In 1892 he was elected to the United States Congress from the seventh district of Alabama; during one term he served with credit and ability to himself and his constituents. In the year 1899, he was again chosen president of the Democratic State convention, assembled to nominate delegates to a Constitutional convention, to formulate a new Constitution for the State. Much of the same character of conflict and tumult was manifested in this convention as in that of 1890, but, as in the convention of 1890, the individuality and firmness of Colonel Denson were again asserted, and peace, order, harmony, and fellowship were maintained.

Upon retiring from Congress Colonel Denson moved from Gadsden to Birmingham. He ranked among the leading lawyers and citizens of the State. He was quite an orator and one of the most entertaining speakers in the State. He married, in 1868, Rose Elizabeth Cowan, daughter of Dr. William Cowan of Eufaula and a niece of Senator J. L. Pugh.

They had five known children living in 1904:

  1. Annie L. Denson,(1870-1943) married  Robert D. Hudson
  2. Hugh C. Denson,
  3. William Augustus Denson, (1877-1957) married Ann Love Dowdell 
  4. John Barney Denson (1879-1947)
  5. Lola Eloise Denson (1881- 1967) married Dr. John Percy Reid

William Henry Denson passed away September 26, 1906 and is buried in Elmwood Cemetery, Jefferson County, Alabama along with  his wife, Rosa Elizabeth,  died September 25, 1902.

SOURCES

  1. History of Alabama and Dictionary of Alabama Biography by Thomas McAdory Owen, c1922
  2. Notable Men of Alabama: Personal and Genealogical, Volume 2 edited by Joel Campbell DuBose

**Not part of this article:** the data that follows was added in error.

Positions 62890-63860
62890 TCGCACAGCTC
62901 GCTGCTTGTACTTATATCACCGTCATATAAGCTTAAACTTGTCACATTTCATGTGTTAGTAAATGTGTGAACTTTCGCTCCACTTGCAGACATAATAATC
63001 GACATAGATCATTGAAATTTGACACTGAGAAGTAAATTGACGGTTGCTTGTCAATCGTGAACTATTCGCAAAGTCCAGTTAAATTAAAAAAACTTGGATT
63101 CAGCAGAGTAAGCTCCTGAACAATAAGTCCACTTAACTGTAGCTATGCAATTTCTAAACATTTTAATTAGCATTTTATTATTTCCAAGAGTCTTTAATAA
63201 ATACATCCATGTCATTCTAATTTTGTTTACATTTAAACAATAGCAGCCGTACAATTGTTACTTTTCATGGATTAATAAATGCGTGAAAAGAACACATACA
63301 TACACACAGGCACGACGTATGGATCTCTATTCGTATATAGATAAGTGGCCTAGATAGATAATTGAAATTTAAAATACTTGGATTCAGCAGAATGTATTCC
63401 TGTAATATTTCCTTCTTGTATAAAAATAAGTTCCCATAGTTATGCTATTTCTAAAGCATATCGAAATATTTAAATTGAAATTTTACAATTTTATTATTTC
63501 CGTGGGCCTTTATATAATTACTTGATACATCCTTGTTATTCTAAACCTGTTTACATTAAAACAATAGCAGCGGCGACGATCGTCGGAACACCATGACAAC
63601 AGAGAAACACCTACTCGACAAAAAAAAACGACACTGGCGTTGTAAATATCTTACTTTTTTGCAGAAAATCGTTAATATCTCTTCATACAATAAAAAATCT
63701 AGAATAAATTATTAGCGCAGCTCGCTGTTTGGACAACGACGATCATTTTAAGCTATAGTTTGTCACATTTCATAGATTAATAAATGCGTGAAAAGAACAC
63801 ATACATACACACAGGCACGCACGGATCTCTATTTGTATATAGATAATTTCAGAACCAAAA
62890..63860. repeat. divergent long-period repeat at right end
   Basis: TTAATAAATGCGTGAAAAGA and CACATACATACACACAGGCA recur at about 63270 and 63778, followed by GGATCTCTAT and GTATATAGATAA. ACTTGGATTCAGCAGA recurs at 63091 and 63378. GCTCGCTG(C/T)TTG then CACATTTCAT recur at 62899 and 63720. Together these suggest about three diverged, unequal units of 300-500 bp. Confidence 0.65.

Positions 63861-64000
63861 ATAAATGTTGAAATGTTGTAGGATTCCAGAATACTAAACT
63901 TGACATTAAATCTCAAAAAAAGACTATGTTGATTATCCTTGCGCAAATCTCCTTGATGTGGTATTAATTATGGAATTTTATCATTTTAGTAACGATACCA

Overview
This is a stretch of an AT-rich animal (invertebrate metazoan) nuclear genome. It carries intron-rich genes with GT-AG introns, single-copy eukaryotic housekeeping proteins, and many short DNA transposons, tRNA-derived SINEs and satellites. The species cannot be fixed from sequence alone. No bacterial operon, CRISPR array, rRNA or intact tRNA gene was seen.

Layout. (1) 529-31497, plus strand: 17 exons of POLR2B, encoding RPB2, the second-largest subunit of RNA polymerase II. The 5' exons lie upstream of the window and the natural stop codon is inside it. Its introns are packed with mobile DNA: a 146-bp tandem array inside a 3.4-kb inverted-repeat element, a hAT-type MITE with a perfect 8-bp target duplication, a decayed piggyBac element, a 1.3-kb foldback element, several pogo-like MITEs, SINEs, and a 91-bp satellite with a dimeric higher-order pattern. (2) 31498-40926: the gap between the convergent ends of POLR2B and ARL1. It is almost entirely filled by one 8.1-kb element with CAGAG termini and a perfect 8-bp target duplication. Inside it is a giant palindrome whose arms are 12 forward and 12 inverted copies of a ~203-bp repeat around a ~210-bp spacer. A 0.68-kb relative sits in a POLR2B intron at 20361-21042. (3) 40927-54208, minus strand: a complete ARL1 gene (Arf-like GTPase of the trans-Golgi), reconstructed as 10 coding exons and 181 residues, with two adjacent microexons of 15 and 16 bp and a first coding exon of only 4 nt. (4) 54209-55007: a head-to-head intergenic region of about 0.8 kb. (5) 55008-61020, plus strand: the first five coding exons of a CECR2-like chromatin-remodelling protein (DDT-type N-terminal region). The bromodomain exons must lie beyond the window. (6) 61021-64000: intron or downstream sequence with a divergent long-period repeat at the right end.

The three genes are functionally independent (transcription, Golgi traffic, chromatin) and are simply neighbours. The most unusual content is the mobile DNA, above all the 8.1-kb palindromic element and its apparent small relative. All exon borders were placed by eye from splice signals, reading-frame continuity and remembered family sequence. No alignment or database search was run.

3. Findagrave.com Memorial# 8016338 # 63477474# 63477437 #94230100# 63477240# 63477300 # 15092263

ALABAMA DEATHS FROM WWI 

ALABAMA DEATHS FROM WW I


By (author): Donna R. Causey
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About Donna R Causey

Donna R. Causey, resident of Alabama, was a teacher in the public school system for twenty years. When she retired, Donna found time to focus on her lifetime passion for historical writing. She developed the websites www.alabamapioneers and www.daysgoneby.me All her books can be purchased at Amazon.com and Barnes & Noble. She has authored numerous genealogy books. RIBBON OF LOVE: A Novel Of Colonial America (TAPESTRY OF LOVE) is her first novel in the Tapestry of Love about her family where she uses actual characters, facts, dates and places to create a story about life as it might have happened in colonial Virginia. Faith and Courage: Tapestry of Love (Volume 2) is the second book and the third FreeHearts: A Novel of Colonial America (Book 3 in the Tapestry of Love Series) Discordance: The Cottinghams (Volume 1) is the continuation of the story. . For a complete list of books, visit Donna R Causey

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One comment

  1. Veronica Long

    Born on your birthday and died on Randy’s!